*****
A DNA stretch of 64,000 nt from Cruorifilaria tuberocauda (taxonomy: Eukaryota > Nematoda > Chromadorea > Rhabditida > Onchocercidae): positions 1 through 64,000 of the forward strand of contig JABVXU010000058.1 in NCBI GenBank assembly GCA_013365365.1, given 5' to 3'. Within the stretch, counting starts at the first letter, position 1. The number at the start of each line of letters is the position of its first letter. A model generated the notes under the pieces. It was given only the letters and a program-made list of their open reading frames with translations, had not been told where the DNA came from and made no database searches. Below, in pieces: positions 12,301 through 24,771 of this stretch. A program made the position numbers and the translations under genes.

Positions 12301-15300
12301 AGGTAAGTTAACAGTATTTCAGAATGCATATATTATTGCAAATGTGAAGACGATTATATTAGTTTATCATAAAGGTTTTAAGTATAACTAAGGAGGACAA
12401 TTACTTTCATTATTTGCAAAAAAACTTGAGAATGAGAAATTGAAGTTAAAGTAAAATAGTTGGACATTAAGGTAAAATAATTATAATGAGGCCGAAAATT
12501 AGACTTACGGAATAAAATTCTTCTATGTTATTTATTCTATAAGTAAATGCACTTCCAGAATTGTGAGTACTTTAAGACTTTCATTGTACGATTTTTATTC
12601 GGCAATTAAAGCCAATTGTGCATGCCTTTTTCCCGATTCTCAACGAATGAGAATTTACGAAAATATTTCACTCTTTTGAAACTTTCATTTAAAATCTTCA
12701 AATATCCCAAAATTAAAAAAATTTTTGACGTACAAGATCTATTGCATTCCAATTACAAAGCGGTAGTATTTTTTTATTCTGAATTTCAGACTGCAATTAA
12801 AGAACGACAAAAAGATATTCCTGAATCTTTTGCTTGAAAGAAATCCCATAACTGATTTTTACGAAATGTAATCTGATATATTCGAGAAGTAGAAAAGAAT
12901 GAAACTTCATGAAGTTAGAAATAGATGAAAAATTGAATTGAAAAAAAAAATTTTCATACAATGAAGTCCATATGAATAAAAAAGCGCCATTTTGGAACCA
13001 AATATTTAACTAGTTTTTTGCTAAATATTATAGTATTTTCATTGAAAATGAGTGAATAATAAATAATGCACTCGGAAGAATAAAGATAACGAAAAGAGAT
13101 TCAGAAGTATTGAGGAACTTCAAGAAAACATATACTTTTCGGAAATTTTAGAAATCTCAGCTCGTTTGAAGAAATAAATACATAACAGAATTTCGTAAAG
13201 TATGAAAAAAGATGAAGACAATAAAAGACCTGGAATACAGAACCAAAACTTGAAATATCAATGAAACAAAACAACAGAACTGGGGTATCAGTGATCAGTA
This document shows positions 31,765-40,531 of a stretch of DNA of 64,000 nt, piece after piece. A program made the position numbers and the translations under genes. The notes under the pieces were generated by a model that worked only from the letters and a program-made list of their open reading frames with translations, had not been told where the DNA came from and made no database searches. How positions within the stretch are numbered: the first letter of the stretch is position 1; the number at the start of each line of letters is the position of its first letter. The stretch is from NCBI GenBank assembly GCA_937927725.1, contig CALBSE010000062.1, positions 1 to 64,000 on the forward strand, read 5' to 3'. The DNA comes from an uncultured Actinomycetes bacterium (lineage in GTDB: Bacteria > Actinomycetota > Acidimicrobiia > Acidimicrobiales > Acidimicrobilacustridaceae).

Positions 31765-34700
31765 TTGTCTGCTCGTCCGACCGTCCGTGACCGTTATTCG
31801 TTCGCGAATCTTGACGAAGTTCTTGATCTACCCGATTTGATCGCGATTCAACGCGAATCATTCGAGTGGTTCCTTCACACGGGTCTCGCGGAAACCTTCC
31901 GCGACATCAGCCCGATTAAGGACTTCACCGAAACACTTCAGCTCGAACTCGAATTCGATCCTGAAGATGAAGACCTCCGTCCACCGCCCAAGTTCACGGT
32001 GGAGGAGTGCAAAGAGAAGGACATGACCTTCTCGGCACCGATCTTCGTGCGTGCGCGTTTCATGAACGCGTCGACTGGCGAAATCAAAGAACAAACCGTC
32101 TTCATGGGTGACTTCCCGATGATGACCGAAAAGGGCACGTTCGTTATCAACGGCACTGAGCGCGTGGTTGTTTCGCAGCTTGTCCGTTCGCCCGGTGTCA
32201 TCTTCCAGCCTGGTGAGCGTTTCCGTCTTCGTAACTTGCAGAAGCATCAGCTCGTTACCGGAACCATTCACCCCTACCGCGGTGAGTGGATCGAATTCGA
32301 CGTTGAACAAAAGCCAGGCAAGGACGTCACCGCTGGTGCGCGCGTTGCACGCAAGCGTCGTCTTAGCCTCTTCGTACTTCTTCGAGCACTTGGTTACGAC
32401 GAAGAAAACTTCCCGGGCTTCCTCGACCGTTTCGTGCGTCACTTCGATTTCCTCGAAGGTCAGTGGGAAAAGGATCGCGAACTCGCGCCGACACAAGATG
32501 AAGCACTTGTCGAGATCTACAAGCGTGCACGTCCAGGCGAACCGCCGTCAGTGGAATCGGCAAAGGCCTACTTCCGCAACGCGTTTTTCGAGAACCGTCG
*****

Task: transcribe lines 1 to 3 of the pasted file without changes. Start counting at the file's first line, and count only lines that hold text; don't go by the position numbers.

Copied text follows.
A DNA stretch of 64,000 nt from Cruorifilaria tuberocauda (taxonomy: Eukaryota > Nematoda > Chromadorea > Rhabditida > Onchocercidae): positions 1 through 64,000 of the forward strand of contig JABVXU010000058.1 in NCBI GenBank assembly GCA_013365365.1, given 5' to 3'. Within the stretch, counting starts at the first letter, position 1. The number at the start of each line of letters is the position of its first letter. A model generated the notes under the pieces. It was given only the letters and a program-made list of their open reading frames with translations, had not been told where the DNA came from and made no database searches. Below, in pieces: positions 12,301 through 24,771 of this stretch. A program made the position numbers and the translations under genes.

Positions 12301-15300
12301 AGGTAAGTTAACAGTATTTCAGAATGCATATATTATTGCAAATGTGAAGACGATTATATTAGTTTATCATAAAGGTTTTAAGTATAACTAAGGAGGACAA